Committing Through Doubt

One of my growing edges this year has been practicing a martial art. One of the important practices, as I understand it, is learning to do backward and forward rolls with confidence and consistency, so that one may more easily practice the techniques with their partners.

Amidst the difficulties I’ve had learning the practice, I’ve watched more experienced students be thrown with apparent grace, rolling across the floor and standing up as though nothing particularly serious had happened. I decided my goal was to get to that point. In a conversation, I recently made an offhand observation that I realized went deeper than I thought: “I think I would be more courageous if falling wasn’t so scary.”

The basic techniques of the rolls is its own challenge—figuring out how to make my body do what they are teaching me to do, getting my muscles to consistently respond in ways that soften my fall and protect me from jarring, painful collapses.

What makes the learning harder is my moments of doubt. When about to fall or roll, something in me wants all the action to stop. My anxiety instinctively moves toward freeze. My mind wants to fully assess the situation and decide the correct response. It’s almost like that self-doubt is saying, “Are you SURE you’re going to get through this? Better not do anything until you’re SURE.”

That self-doubt wants to get a teacher and ask them to walk me through it again. It wants me to ask everyone to go easy on me, so I can get more practice before I really do it.

A person in a pink bathing suit jumping from a dock into the water.
“Jumping Off the Dock,” photo by Erik Dungan

Recently I read through Steven Hayes’s Get Out of Your Mind and Into Your Life, where he speaks of acceptance, daring, and commitment. He speaks to how “trying” to accept a painful reality is a half-measure that does not work. I can’t “try” to accept my sadness, because some part of me is hedging for safety, seeking an out if things get too hard. Similarly, I can’t “try” to jump off a diving board. I am either launching myself into the air or standing still. At worst, “trying” to jump off a diving board means I am more awkwardly slipping off.

What Hayes suggests is a full commitment to action. You can set limits—“I will accept my sadness for five minutes.” But you can’t accept your sadness in a conditional way. “I’ll accept my sadness unless I feel too sad.” The metaphor of jumping off a diving board is not incidental—acceptance is an act of daring that brings up anxiety.

The anxiety worries because it does not know what will happen when I accept. It fears something awful will happen, and wants to control every step of the way. Which comes back to trial. Though it feels more controlled, it is ultimately less effective and sometimes more dangerous than simply jumping.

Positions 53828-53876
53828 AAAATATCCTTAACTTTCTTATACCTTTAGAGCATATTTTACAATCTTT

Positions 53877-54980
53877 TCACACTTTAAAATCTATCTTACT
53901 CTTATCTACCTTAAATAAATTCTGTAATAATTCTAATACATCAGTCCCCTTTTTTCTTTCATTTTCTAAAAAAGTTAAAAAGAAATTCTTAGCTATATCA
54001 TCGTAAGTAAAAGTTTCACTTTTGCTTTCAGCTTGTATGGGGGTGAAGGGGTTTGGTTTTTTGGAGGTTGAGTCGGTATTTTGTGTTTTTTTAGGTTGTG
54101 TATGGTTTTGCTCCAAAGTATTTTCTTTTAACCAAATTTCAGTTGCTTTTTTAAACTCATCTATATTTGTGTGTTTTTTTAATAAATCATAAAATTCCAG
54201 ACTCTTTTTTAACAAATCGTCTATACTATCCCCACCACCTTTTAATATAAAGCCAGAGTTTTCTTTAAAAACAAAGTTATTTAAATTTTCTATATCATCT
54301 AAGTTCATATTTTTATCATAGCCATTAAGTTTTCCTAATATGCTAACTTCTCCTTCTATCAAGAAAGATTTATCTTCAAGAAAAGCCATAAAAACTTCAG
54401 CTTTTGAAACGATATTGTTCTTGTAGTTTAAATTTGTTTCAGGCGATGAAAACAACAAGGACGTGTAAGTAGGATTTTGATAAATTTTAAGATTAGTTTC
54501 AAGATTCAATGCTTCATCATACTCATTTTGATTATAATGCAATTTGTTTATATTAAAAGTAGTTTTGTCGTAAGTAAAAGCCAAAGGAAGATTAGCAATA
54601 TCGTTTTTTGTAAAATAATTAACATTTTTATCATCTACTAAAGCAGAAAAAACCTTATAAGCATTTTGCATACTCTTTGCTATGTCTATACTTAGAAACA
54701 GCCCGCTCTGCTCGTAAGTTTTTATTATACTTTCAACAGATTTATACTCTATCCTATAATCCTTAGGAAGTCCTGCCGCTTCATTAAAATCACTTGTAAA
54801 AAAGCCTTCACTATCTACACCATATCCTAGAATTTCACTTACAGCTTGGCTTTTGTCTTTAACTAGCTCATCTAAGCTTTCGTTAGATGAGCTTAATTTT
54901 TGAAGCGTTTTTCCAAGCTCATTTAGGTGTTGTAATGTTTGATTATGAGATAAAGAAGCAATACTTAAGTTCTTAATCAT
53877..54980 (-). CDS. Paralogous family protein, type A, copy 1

That dance between down, trial, and commitment play out in my falling. When practicing with a partner who’s about to throw me, that moment of self-doubt is dangerous. It pulls me out of the moment and into my mind—but my mind’s not going to execute the fall. The throw happens too quickly for my mind to do anything but freak out and sprawl. 

For the past few months, my efforts at forward rolls have been clumsy and awkward. I’d be about to go for it then feel stopped by that moment of self-doubt. When I tried anyway, I would suffer for my lack of commitment midway through the roll. Since I didn’t launch myself with the energy and speed I needed, I would collapse on one of my shoulders or thump my low back. 

After reading Hayes’s work, I realized I needed to commit. So the next time I attempted the forward roll I bent down, noticed that moment of self-doubt, and decided to do it anyway. I put all the force and energy I could into the movement, and within seconds I felt myself smoothly flipping over my arms and rolling off my back to my feet. It was amazing. Then I tried again, and it was amazing again.

The third time, of course, I was starting to analyze what just happened, figure out what worked so I could replicate it consistently. Being back in that mental space of anxiety and control, my falls began to suffer and I had some back-thumping moments. I need more practice with this commitment, this daring.

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